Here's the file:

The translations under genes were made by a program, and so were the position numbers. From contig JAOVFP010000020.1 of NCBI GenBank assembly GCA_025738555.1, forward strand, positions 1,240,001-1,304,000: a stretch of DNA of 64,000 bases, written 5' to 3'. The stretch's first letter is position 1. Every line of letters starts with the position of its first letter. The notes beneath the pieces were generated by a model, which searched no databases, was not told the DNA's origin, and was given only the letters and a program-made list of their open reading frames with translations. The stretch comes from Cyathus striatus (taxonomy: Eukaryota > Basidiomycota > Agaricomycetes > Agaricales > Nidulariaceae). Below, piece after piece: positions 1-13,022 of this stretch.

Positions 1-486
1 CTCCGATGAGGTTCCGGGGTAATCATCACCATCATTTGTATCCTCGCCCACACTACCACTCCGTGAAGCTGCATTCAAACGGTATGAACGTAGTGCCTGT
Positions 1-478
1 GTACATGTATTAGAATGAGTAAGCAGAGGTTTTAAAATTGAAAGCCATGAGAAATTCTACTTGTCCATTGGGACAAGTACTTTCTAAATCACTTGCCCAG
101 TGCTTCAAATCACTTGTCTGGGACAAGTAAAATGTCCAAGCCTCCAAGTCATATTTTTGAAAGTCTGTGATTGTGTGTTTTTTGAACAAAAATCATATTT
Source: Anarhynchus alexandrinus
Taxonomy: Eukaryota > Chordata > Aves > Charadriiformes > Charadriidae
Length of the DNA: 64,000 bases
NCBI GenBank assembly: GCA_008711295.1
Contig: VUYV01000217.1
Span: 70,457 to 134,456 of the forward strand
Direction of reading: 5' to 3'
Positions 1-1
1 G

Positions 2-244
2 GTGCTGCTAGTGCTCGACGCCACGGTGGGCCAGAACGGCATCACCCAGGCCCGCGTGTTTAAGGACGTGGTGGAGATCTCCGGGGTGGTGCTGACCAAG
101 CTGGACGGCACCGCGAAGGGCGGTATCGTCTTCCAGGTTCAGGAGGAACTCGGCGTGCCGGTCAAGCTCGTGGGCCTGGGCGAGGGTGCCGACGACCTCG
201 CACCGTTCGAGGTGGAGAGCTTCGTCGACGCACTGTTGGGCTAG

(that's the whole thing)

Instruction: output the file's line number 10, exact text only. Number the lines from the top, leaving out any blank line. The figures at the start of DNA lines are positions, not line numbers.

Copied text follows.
NCBI GenBank assembly: GCA_008711295.1